DeMarco Murray’s role in the Philadelphia Eagles’ offense has been shrinking for weeks. On Sunday night, it disappeared almost completely.
Murray, who signed a five-year, $40 million contract in the offseason, carried the ball just twice against the Arizona Cardinals and gained 3 yards.
The most noticeable time he wasn't on the field was a 4th-and-1 play where the Eagles went for it. The broadcast team noted Murray's record of success in the past in that situation, but the Eagles turned to Ryan Mathews instead and he was stuffed for no gain. Murray is a risky play heading into Week 16. Mathews did fumble twice in this game so it's really anyone's guess as to how the workload will be split. The Eagles are still alive for the division but need to win out, so it's hard to imagine the team going back to Murray in a must-win game if they feel he's not a good fit for the offense.
Murray carried the ball 11 times for 34 yards Sunday after complaining about his playing time and role in the offense to owner Jeffrey Lurie on the flight back to Philadelphia following a Week 13 win over the New England Patriots.
Following that impromptu conversation, according to ESPN NFL insider Adam Caplan, Murray met with head coach Chip Kelly.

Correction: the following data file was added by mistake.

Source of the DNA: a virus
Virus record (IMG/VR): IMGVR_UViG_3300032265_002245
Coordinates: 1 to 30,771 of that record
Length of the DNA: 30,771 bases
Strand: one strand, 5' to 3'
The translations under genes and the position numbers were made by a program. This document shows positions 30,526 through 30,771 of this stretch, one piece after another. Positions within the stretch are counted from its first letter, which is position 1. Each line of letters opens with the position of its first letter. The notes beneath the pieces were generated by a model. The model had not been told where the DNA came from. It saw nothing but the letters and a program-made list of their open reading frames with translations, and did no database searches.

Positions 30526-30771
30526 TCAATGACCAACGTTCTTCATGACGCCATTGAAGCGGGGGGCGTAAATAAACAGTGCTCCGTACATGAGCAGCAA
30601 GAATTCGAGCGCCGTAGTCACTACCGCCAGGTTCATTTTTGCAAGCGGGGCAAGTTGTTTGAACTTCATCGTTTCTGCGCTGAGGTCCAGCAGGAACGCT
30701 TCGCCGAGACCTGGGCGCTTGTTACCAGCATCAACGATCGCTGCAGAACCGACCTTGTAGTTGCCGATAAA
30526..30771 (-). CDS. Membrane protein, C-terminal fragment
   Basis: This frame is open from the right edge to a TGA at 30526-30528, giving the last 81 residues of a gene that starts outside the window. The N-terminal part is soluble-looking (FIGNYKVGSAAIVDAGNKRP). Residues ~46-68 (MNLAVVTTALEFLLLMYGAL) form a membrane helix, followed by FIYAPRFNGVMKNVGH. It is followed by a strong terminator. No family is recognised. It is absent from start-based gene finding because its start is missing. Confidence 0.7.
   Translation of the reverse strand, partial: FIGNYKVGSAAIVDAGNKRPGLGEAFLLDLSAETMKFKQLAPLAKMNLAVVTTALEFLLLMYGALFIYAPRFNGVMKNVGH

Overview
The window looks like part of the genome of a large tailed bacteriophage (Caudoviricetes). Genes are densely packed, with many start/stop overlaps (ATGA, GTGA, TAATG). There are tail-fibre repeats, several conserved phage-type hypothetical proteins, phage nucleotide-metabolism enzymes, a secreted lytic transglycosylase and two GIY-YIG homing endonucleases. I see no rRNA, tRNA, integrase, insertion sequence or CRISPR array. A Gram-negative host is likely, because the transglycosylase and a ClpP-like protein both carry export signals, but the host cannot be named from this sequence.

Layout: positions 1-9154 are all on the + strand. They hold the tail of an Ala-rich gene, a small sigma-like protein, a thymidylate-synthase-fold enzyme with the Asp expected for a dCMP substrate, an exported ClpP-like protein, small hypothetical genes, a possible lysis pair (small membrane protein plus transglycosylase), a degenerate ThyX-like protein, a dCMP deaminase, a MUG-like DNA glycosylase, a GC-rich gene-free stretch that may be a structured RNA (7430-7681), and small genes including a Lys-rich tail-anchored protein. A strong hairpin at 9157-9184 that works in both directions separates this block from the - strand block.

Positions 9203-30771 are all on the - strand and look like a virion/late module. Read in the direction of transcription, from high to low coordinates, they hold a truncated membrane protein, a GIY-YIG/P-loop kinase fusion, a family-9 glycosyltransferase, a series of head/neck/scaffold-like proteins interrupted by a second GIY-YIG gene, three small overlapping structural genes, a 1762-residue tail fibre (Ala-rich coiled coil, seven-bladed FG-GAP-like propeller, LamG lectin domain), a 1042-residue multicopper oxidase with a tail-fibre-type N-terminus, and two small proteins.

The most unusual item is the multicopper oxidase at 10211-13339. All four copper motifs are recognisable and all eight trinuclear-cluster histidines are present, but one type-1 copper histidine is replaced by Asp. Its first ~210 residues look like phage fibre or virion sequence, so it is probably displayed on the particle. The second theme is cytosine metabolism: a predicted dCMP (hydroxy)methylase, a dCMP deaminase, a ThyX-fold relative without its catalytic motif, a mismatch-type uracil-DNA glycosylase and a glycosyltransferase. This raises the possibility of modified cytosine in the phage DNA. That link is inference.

Despite being guaranteed $18 million through next season as part of a $40 million contract Murray signed during the offseason, it is becoming more evident that at least for the remainder of this season the league's defending rushing champion will be nothing more than a member of a backfield by committee.
As the story said, Murray's results on the field have done little to convince either Kelly or the coaching staff that he is deserving of being the feature back after 13 weeks. So far this season Murray has only rushed for 603 yards while averaging 3.5 yards per carry.
Eagles coach Chip Kelly has finally begun to realize that DeMarco Murray, his prized free-agent signing, is not a good fit in his offense. But Kelly is still giving Murray more touches than his production warrants.
In Sunday’s win over the Bills, Murray actually got plenty of touches: Murray had 11 carries for 34 yards, plus two catches for three yards.
That continues a trend that has been going on all season: Murray is getting the ball a lot and not doing much of anything with it. Murray has 174 carries for 603 yards this season, an average of 3.5 yards a carry. Murray’s average is by far the worst on the team: Ryan Mathews averages 5.3 yards per carry with 465 yards on 87 carries, Kenjon Barner averages 4.6 yards a carry with 106 yards on 23 carries and Darren Sproles averages 4.0 yards a carry with 275 yards on 69 carries.
There were reports that Murray was going to be inactive or reduced to the team's RB4 in Week 14, but that wasn't the case. Instead, it was worse for fantasy owners as Mathews, Murray and Sproles seemed to split up the workload. This is going to be a tricky situation going forward. Mathews is probably the best fit for a full workload and has often produced with more with less touches than he got this week. But without a full workload, he'll still have some risks going forward.